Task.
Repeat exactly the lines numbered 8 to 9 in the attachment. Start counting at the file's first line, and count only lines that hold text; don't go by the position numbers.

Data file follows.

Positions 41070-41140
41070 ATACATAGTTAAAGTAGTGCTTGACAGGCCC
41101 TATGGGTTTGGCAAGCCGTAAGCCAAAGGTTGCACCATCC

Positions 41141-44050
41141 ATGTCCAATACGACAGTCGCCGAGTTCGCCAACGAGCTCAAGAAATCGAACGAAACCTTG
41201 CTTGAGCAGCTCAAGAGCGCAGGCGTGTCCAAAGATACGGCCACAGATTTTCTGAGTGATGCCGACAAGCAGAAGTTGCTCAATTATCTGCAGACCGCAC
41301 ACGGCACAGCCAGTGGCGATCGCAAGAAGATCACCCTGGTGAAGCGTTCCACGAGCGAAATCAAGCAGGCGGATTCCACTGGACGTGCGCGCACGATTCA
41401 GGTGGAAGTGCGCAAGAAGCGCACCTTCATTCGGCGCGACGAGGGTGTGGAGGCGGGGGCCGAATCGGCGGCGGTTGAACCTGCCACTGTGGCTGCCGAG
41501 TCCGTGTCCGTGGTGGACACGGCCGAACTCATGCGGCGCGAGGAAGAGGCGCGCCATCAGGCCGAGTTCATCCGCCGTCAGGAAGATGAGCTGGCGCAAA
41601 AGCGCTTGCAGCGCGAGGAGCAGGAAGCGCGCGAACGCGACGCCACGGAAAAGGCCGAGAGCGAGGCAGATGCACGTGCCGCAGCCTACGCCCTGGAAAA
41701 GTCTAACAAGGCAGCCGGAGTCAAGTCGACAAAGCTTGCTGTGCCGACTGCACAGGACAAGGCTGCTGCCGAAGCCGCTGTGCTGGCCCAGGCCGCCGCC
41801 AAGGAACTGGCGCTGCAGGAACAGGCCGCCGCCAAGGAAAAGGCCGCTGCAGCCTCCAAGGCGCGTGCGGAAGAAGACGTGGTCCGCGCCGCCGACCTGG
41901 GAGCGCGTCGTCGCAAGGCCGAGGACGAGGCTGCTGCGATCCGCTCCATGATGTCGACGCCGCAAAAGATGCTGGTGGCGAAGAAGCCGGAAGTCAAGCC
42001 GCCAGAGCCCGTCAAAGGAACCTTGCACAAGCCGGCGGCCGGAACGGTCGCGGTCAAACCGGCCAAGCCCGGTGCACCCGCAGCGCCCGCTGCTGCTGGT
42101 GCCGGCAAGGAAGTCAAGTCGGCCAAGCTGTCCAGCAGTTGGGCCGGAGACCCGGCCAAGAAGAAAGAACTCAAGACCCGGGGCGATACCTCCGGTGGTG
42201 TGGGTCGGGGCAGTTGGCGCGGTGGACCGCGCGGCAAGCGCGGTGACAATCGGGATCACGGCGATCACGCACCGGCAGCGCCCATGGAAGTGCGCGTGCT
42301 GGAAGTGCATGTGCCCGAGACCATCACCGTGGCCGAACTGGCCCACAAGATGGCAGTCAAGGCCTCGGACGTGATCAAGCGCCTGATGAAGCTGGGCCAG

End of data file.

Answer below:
41401 GGTGGAAGTGCGCAAGAAGCGCACCTTCATTCGGCGCGACGAGGGTGTGGAGGCGGGGGCCGAATCGGCGGCGGTTGAACCTGCCACTGTGGCTGCCGAG
41501 TCCGTGTCCGTGGTGGACACGGCCGAACTCATGCGGCGCGAGGAAGAGGCGCGCCATCAGGCCGAGTTCATCCGCCGTCAGGAAGATGAGCTGGCGCAAA